Fear of Government Takeover
Biden promises that a public option will provide “another, better choice,” on his health care website. “As in Medicare, the Biden public option will reduce costs for patients by negotiating lower prices from hospitals and other health care providers,” it says.
When the ACA was enacted in 2020, proponents of the public option couldn’t overcome arguments that the plan would lead to a slippery slope of a government takeover of health coverage.
Most public option proposals intend to pay at Medicare rates, Nina Schaefer, senior research fellow with the conservative Heritage Foundation, said in an interview. “The problem is you can’t get provider participation,” she said. Washington had to increase payments to `160% of Medicare rates, raising premiums. “That defeats the purpose of why they’re actually even offering a public option.”
Colorado and New Mexico have looked into adding a public option to their state plans, but they haven’t been able to get it over the line, Schaefer said. Schaefer was co-author of a report saying a public option plan will lead to a government-run single-payer plan.
Hospitals opposed the 2019 law that created Washington’s public option program and they were difficult to negotiate with during the pandemic, state Sen. David Frockt (D) said in an interview.
“We have major hospital systems that have not wanted to participate in Cascade Select plans, and that is a real barrier,” said Frockt, the chief sponsor of the 2019 law creating the public option.
“It’s a mixed picture,” Frockt said. “The standardization’s really important. I think on the premium side, we’re not where we want to be,” he said. Covid-19 made it difficult to negotiate contracts, he said. Many hospitals have suffered financial losses due to pandemic-related shutdowns, and would likely have had to agree to lower rates under a public option plan than most commercial plans offer.
“Given the unique environment we’re in, the carriers, I believe, priced pretty conservative around these products, not knowing necessarily what might transpire in 2021,” Marchand said in an interview. “There might be a lot of individuals who will be buying coverage this year with an eye toward taking on some of those elective services that they maybe put off in 2020 in order to have them done in 2021,” he said.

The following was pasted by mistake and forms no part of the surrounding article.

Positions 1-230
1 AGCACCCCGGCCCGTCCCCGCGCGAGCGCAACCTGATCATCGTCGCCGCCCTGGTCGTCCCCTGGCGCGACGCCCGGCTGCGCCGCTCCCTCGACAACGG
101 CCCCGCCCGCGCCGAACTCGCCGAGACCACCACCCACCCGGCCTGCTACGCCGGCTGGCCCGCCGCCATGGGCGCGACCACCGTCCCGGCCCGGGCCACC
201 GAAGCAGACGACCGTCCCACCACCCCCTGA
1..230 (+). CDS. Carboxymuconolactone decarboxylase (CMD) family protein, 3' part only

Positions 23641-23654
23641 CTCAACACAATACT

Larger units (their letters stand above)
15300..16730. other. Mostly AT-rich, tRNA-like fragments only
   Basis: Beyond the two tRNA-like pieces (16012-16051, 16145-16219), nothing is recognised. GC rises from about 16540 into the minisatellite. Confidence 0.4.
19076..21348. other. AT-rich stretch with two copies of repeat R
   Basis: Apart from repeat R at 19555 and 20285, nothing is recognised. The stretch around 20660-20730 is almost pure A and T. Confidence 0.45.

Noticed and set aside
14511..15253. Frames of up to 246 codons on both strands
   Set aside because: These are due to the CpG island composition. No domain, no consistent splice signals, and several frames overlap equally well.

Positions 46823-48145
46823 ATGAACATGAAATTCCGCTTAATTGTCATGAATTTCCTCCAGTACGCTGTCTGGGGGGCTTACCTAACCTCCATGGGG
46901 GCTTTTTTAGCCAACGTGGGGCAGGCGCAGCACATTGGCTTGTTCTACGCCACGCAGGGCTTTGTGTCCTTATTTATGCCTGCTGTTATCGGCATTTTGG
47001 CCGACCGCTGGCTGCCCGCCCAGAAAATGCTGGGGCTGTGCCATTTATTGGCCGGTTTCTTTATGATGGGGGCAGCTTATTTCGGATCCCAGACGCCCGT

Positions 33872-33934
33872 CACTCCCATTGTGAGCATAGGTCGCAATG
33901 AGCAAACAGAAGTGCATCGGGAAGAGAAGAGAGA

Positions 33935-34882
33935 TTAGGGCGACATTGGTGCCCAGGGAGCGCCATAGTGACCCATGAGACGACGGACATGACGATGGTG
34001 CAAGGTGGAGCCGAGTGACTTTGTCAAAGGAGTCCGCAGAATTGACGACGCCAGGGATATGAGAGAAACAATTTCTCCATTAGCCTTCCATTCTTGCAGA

In addition to CHNW and UnitedHealthcare of Oregon, public option plans are being offered in the state by LifeWise Health Plan of Washington, part of Premera Blue Cross; Coordinated Care Corp., owned by the Centene Corp.; and Bridgespan, an affiliate of Cambia Health Solutions.
Products Are New
“Part of the reason why these plans aren’t dramatically cheaper is that the whole market kind of stayed flat or even decreased over the last couple years,” Chris Bandoli, executive director with the Association of Washington Healthcare Plans, said in an interview. That may have resulted in less of a savings “as folks might have initially been planning.”
In addition, “They’re new products,” Bandoli said. “If you just can’t quite quantify your risk, you may be inclined to be a little more on the conservative side with how you price your product.”
The standard benefit design that the public option plans feature “pushed a lot more coverage to be pre-cost sharing, or at least lower cost-sharing, and to a degree, when you do that you’re just moving the cost-sharing to the premiums,” Bandoli said.
In addition, many traditional plans have developed narrow networks that provide discounts that the public option plans may not have been able to provide, Bandoli said.
“We’ve got a long way to go—the collective we—in reducing health-care costs,” Bandoli said. “This legislation took a moderate stab at trying to control that, and may have to some extent with the reimbursement cap. But health care is still really expensive. It’s still getting more expensive. And until that changes you’re not going to see dramatic decreases in the costs regardless of who’s administering or financing the coverage.”